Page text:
Given that our legislature is primarily concerned with making law, a legal analogy is appropriate. Imagine the House of Lords to be a criminal standing before a court concerned not with punishing but reforming and redeeming. The jury has been made aware of the lengthy charge sheet, all of which derives from the over-riding crime - that the Lords are not democratically elected. From this original sin flow related misdemeanors: that it has no genuine legitimacy or mandate; is unrepresentative of and remote from broader society (particularly women, lower socio-economic groups, non-established religions and minorities); is largely a bastion of political patronage; has many members drawn from the class of former elected politicians, party cronies and donors; and is so old-fashioned and anachronistic as to alienate and baffle vast numbers of voters who might otherwise be more engaged with the democratic process. In the light of such crimes, there can be only one verdict: guilty.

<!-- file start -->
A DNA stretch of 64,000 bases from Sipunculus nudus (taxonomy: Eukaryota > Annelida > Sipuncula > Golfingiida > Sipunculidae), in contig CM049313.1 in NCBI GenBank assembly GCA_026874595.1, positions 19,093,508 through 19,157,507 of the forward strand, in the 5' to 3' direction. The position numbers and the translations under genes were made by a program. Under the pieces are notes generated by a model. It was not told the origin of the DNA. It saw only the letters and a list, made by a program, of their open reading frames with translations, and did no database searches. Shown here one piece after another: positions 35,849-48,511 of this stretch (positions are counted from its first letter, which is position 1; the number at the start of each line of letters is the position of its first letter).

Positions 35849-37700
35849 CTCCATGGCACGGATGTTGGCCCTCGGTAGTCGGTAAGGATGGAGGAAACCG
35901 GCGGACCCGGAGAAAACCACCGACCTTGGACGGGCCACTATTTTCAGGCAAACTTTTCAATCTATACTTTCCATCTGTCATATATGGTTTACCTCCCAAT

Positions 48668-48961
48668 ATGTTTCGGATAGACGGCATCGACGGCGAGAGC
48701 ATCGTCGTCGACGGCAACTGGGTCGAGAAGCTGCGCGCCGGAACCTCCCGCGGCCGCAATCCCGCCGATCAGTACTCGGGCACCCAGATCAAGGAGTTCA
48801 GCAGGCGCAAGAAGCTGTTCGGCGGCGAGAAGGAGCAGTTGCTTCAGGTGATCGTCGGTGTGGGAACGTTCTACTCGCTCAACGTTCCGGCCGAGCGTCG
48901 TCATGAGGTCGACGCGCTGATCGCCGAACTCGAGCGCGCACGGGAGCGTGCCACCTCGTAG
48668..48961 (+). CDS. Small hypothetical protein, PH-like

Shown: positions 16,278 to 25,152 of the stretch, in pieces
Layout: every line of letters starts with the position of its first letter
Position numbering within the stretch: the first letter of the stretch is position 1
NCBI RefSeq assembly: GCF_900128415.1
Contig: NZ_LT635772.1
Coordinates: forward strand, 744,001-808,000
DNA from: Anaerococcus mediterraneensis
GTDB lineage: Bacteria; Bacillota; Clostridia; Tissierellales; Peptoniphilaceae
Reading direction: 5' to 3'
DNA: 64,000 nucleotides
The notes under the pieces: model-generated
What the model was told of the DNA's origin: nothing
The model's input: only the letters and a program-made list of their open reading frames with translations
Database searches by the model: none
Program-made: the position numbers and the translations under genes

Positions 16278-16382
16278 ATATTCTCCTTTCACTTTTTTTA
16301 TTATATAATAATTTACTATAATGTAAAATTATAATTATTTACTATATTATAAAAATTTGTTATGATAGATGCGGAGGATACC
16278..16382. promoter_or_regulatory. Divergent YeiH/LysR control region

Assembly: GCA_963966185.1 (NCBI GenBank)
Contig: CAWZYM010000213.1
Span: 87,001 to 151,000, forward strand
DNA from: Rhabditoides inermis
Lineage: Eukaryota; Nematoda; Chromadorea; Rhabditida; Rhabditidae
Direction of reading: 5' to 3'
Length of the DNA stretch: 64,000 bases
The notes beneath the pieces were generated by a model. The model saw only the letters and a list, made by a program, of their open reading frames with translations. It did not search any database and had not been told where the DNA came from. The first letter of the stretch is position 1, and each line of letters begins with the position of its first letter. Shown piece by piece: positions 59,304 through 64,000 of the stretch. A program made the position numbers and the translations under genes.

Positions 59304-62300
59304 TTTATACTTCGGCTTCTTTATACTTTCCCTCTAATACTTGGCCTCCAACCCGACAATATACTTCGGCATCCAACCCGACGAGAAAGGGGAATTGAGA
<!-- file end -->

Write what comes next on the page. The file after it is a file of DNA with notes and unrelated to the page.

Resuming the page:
This being a court concerned with restorative justice, the judge must now consider a sentence. While deliberating, they consider some mitigating circumstances, including the fact that the defendant didn't willfully conspire to commit these offences. Despite the periodic attempts of concerned relatives (the Commons) to help, most witnesses told the court that the Lords had always acted like this, and no matter what they said, wouldn't change. Character witnesses attested that the Lords carried out the role of scrutinising and improving often faulty Commons legislation impeccably, due largely to the many expert members who were the best in their fields. Under cross-examination, even prosecution witnesses conceded that a lack of a democratic mandate had the welcome side-effect of ensuring that the elected Commons enjoyed a clearly delineated constitutional supremacy over the Upper Chamber.